Samsung Galaxy S5: S-Health 3.0 and Heart Rate Sensor Explained

Samsung wants to make one thing perfectly clear - they are not trying to steer us in the direction of 'heath consciousness' but merely trying to meet consumer's needs and preferences.  In the words of JK Shin, President and Head of IT & Mobile Communications Division at Samsung:  "Consumers are looking for mobile tools that inspire and support them as they improve their everyday lives."  The health fitness craze started long before the Samsung Galaxy S5, Gear 2 and Gear Fit devices were announced at Mobile World Congress (MWC) 2014.  It is projected that by 2015, there will be over 500 million users of mobile health apps and Samsung wants to be on the forefront of supplying those types of application to its users.

Let us take a closer look at the S-Health app shown in the above picture, keeping in mind that Samsung's S-Health has been around since it was first featured on the Galaxy S4 and is now in its third rendition.  The newest, S-Health 3.0, incorporates the Heart Rate Sensor into an already established application that included a pedometer as well as collect and calculate calories burned, along with heart rate, based on the type of exercise - walking, running, cycling or hiking.  The S-Health 3.0 also includes a coaching option that will recommend workout plans or to help you set goals customized for your lifestyle.  The functionality of S-Health should grow as third-party manufacturers develop their own applications that take advantage of the S-Health capabilities.

The Galaxy S5 is the first smartphone to include a Heart Rate Sensor and this ties in nicely with the wearables - the Samsung Gear 2 and Samsung Gear Fit are also the first Samsung wearables to include this feature.  The Heart Rate Sensor works on the technology that as the heart pumps, the speed and pressure of the blood vary depending on if the heart is pumping blood (systolic pressure or upper number) or the pause in between heartbeats (the diastolic or lower number).  If you shine an LED light into that blood vessel in your finger, the amount of light that is reflected differs depending on the speed of the blood flow.  The Heart Rate Sensor analyzes this change in rate for five to ten seconds to calculate the heart rate, or beats per minute.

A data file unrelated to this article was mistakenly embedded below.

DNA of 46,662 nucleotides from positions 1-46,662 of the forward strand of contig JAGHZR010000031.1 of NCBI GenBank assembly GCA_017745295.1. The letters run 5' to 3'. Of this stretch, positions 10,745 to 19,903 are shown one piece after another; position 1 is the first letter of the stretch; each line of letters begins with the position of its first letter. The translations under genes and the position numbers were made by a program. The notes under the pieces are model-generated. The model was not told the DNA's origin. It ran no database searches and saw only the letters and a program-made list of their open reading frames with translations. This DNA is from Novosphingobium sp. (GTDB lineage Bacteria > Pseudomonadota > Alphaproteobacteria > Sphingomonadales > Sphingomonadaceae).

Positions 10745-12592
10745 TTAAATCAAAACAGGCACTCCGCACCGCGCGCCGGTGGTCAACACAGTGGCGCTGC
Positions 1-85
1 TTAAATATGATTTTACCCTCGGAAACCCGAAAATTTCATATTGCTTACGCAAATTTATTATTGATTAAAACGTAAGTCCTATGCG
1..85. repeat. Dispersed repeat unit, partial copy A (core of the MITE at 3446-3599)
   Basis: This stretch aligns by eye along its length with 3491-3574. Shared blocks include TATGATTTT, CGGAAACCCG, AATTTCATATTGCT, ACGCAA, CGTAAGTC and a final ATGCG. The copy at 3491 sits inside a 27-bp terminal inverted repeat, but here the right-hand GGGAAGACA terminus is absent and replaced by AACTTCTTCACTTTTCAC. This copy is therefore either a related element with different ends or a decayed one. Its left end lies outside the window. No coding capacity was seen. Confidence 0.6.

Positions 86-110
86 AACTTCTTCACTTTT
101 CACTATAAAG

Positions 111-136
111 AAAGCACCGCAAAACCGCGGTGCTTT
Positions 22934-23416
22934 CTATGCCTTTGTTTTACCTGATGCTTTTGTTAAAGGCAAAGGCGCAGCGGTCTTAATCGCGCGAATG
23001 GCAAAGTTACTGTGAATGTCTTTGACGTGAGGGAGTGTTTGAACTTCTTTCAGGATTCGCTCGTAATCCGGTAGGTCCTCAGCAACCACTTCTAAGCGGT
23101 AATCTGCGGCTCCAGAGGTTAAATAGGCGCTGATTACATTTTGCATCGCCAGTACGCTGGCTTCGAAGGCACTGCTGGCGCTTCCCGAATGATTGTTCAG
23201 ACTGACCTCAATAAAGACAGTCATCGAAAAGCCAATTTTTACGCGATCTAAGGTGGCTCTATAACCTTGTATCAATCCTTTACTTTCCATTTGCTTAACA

You may ask yourself, out of all of the possible measurements used for monitoring our health, why did Samsung choose to include a Heart Rate Sensor - or beats per minute.  Out of all of the frequently measured pieces of bio-information, the heart rate is one of the most popular measurements taken...have you ever gone into your doctor's office without them measuring your blood pressure or heart rate?  When exercising, measuring your heart rate before, during and after a workout can give you valuable information such as the state of your health.  A smartphone, or a wearable device, such as the Samsung Gear 2 or Samsung Gear Fit are almost always with us, so it made sense for Samsung to include a Heart Rate Sensor into their newest creations.

Take a quick look at the video below and see the Heart Rate Sensor and S-Health 3,0 in action and then please let us know on our Google+ Page what you think of Samsung's S-Health or Heart Rate Sensor - are they features that you do use, or are they simply another Samsung always we would love to hear from you.

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About the Author

Cory McNutt

Senior Staff Writer
Cory has written for Androidheadlines since 2013 and is a Senior Writer for the site. Cory has a background in Accounting and Finance and worked for the FBI in the past. From there he pursued his Masters in English Literature. Cory loves Android and Google related technology and specializes in Smartphone Comparisons on our site. Contact him at [email protected]